Collateral optimization remains a pressing topic in financial markets. While institutions have made great progress in figuring out the models they use, accurate data aggregation and working through operational complexities remain a substantial challenge. The complications include tracking data both externally and internally, then how is it organized, characterized, viewed and ultimately fed into a collateral optimization process. Market participants have a growing understanding that collateral optimization is much more than an algorithm, but attaining an ideal infrastructure remains difficult.
There is broad consensus across financial institutions that operations and data are vital for collateral optimization, but firms working independently may not easily solve the problem. Recent market commentary has noted that:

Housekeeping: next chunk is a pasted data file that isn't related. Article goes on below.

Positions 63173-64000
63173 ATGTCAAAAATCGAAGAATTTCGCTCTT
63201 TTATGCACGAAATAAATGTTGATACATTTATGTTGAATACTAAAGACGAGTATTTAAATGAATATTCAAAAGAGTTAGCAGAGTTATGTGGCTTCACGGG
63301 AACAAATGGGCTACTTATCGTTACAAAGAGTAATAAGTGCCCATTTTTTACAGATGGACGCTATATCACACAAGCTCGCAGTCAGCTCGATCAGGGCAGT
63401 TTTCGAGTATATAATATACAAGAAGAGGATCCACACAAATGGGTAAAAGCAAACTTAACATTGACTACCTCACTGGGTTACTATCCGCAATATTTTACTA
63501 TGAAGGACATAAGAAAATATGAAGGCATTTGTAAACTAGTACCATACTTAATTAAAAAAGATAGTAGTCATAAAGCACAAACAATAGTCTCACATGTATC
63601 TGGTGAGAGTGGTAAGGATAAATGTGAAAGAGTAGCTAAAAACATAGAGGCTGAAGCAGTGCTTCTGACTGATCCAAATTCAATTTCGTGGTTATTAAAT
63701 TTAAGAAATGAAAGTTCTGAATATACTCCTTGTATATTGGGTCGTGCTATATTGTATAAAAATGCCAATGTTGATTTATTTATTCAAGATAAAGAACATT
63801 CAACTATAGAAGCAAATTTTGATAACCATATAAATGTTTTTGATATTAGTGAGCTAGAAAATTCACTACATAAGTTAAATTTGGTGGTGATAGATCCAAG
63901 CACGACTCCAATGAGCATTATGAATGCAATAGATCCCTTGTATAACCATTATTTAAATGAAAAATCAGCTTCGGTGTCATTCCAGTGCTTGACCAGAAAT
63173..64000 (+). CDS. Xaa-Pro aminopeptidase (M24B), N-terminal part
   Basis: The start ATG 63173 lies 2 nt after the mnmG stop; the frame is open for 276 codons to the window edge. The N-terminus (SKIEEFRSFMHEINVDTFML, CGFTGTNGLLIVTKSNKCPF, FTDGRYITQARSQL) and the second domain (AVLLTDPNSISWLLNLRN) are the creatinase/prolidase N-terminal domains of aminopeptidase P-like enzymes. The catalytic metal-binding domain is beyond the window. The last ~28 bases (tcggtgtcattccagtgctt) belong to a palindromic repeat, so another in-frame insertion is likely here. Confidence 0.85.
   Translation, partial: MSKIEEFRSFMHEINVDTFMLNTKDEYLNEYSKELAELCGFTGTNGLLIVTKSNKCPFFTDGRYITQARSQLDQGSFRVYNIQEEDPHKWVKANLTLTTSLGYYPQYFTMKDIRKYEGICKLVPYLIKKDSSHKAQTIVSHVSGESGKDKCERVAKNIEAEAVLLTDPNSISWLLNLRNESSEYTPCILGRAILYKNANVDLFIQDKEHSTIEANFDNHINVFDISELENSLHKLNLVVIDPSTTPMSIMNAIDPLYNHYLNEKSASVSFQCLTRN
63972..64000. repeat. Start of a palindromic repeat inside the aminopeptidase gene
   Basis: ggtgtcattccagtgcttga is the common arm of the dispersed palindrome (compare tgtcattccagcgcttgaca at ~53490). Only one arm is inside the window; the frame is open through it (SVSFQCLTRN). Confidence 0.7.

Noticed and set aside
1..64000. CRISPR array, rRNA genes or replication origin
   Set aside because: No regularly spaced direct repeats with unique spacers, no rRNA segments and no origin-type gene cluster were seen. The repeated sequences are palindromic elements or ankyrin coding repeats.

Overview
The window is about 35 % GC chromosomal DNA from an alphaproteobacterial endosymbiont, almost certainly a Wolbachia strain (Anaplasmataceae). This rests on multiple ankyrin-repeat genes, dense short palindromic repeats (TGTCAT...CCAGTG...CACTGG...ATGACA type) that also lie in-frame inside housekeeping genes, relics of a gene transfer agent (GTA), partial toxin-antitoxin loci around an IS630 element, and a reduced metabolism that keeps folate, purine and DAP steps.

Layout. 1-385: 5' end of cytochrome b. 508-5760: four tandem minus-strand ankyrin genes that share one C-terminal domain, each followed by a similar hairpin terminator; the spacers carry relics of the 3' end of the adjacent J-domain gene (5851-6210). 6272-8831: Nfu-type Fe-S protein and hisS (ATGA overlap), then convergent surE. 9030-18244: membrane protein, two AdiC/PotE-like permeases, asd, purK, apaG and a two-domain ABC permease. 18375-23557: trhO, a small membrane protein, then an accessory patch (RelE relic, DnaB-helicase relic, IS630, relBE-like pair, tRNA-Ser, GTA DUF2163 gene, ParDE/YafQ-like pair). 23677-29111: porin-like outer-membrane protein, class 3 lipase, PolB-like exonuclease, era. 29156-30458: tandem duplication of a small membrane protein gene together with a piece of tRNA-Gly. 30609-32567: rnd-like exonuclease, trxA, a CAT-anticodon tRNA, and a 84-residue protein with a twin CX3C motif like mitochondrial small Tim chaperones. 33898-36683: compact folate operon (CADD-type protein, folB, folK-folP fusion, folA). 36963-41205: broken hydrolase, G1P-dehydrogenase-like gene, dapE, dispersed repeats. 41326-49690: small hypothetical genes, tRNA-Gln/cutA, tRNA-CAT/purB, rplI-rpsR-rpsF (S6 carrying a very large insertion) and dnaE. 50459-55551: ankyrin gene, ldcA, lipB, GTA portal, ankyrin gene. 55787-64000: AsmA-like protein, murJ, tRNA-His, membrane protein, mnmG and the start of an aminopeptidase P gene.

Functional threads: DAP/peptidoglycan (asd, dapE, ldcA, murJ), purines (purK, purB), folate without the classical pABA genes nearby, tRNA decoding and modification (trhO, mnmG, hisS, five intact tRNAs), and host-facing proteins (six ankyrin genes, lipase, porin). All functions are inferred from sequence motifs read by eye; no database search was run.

A core problem is that infrastructure is expensive; it is typically not viable for each firm to build their own custom solution including APIs to every data source; collateral mapping tools to turn raw data into actionable insights; and interfaces to adjust data and collateral decisions on the fly. Rather, firms are turning to outsourced providers to manage these tasks.
External vs. Internal Infrastructure
There are two sides to managing infrastructure for collateral optimization, one external to the firm and the other internal. The two are quite different and solve distinct problems. Externally, collateral utilities seek to aggregate all of a firm’s positions across custodians and Central Securities Depositories. However, the external approach is like looking at the outside of a big mechanical toy box and expecting it to solve complex data challenges. The external view takes care of everything outside the box. The next step is to get granular: what’s inside the box, what parts drive it and how does it work?